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CANADA FX DEBT-C$ climbs to more than 3-1/2-year peak vs. U.S. dollar

·2-min read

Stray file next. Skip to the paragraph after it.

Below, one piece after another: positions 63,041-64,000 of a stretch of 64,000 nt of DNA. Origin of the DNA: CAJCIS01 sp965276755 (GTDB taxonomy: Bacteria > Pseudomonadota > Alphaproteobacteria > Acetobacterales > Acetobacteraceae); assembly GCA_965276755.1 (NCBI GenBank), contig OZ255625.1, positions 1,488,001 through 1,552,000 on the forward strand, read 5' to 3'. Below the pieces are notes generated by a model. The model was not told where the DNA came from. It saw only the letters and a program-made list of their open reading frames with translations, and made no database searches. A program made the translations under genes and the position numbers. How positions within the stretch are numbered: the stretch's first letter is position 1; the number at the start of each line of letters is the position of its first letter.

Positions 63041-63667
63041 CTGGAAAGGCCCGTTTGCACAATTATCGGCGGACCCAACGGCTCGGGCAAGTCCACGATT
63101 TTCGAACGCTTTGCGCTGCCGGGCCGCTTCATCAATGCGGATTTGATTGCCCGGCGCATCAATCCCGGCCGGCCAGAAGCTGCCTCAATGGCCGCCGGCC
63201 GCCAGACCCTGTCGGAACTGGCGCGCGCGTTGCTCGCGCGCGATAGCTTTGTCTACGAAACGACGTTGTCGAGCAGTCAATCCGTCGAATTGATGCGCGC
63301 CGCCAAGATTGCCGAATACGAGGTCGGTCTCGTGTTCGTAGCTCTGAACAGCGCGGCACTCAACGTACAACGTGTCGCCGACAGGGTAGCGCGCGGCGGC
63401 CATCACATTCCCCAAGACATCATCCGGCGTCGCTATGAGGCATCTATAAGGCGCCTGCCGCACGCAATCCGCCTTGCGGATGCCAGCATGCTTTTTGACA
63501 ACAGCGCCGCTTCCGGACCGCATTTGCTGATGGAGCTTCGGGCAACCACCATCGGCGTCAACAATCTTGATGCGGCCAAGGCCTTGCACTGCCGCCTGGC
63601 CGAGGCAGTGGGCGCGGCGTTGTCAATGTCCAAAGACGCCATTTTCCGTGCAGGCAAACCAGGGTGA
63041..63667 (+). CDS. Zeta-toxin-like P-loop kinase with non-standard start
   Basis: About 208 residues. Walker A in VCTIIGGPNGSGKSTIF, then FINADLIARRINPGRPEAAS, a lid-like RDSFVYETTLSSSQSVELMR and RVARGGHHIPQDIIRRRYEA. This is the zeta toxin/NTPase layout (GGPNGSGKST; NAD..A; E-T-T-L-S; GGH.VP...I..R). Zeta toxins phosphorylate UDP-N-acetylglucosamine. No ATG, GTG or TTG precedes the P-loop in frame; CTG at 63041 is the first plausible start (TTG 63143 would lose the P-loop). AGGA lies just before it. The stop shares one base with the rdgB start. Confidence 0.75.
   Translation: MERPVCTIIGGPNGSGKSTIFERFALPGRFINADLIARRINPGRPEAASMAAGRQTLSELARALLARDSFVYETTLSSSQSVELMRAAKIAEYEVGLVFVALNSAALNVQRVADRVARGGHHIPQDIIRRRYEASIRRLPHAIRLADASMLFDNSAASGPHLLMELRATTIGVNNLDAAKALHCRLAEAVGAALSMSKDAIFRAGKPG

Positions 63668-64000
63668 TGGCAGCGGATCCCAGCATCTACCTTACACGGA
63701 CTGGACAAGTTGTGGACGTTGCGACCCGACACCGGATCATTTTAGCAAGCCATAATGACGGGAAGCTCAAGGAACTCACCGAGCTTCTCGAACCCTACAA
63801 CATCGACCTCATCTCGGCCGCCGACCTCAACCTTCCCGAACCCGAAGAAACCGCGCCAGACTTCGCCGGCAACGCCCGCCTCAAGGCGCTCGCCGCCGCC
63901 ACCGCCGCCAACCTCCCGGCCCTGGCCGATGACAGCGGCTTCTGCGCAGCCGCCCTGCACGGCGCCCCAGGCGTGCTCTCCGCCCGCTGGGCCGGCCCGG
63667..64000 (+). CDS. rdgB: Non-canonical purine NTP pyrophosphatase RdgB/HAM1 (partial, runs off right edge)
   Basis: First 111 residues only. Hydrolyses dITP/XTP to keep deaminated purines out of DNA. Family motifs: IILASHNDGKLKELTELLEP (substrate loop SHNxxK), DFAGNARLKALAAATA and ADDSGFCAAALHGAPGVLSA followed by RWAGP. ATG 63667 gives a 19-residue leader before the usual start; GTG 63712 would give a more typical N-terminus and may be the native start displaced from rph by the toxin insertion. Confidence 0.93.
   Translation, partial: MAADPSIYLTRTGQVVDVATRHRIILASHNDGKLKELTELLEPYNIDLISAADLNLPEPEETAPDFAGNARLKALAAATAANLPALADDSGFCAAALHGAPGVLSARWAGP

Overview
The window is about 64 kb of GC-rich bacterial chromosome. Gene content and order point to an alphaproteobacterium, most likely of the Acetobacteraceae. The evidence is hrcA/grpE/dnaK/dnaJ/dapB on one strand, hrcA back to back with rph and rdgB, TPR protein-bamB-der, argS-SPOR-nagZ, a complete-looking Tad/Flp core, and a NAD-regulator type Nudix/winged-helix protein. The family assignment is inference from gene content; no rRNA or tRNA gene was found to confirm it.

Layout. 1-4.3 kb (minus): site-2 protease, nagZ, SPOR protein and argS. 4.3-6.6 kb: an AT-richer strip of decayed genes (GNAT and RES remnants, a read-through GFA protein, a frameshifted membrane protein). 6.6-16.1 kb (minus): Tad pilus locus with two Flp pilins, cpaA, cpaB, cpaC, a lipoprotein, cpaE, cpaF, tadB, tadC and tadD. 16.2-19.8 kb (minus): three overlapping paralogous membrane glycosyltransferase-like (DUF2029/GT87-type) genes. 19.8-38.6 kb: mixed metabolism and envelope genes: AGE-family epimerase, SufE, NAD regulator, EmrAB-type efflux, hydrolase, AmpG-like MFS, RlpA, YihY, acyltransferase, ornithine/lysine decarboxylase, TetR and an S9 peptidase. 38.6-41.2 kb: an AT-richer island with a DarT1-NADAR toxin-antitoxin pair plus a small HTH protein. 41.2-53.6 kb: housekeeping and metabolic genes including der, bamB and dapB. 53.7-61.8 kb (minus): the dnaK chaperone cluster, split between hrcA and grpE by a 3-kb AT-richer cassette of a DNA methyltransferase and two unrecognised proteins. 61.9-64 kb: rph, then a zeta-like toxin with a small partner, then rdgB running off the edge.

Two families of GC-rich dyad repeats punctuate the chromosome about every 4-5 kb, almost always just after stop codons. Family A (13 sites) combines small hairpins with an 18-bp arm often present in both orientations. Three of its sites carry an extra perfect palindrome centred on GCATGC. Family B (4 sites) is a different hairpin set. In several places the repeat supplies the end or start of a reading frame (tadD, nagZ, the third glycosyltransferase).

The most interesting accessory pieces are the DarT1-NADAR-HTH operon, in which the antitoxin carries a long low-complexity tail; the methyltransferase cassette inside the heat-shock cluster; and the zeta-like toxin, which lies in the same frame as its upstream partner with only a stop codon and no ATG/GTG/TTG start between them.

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* Copper prices hit all-time high * Canadian 10-year yield up slightly (Adds analyst comment, updates prices) By Gertrude Chavez-Dreyfuss NEW YORK, May 10 (Reuters) - The Canadian dollar rose on Monday to its highest level since mid-September 2017 against a broadly weak U.S. currency, boosted overall by firmer commodity prices and the Bank of Canada beginning to tighten its monetary policy. Analysts said those two factors had helped shield the Canadian dollar from the negative impact of the economy's worse-than-expected jobs report last Friday. Canada's economy lost 207,100 jobs in April, more than analysts' estimates of 175,000 job losses, with declines driven by coronavirus restrictions in populous Ontario, Quebec and British Columbia, data showed. "Easy money, rising growth and supply bottlenecks are pushing speculative money out of the U.S. dollar and into the commodity complex," said Karl Schamotta, chief market strategist at Cambridge Global Payments in Toronto. "Echoes of 2008-2009 are clear." The Canadian dollar has rallied against the greenback since the BoC flagged last month that it could begin hiking interest rates in late 2022 and cut the pace of its bond purchases. Since roughly mid-April, the loonie has gained nearly 5%. In afternoon trading, the loonie rose 0.2% to C$1.2094 per U.S. dollar , or 82.67 U.S. cents, having earlier touched its strongest intraday level since September 2017 at C$1.2080. The Canadian currency also rose as copper raced to a record peak on Monday as investors worried about missing out on further gains. Copper slipped in afternoon trading, however, as bullish investors who recently entered the surging market became nervous about a possible correction. Three-month copper on the London Metal Exchange climbed to an all-time high of $10,747.50 a ton on Monday after breaking through a decade-old record on Friday. "Traders are Gamestopping the Canadian dollar, bidding it in synchrony with soaring base metal prices," said Schamotta, referring to the U.S. stock that was propelled by retail traders to record highs. "The C$1.2000 threshold - a big and enticing round number - looms ahead, with a breakthrough looking more likely by the minute," he said. Canadian government bond yields were little changed across the curve, with the 10-year up slightly at 1.515% from 1.5% late on Friday. (Reporting by Gertrude Chavez-Dreyfuss; Editing by Steve Orlofsky and Peter Cooney)

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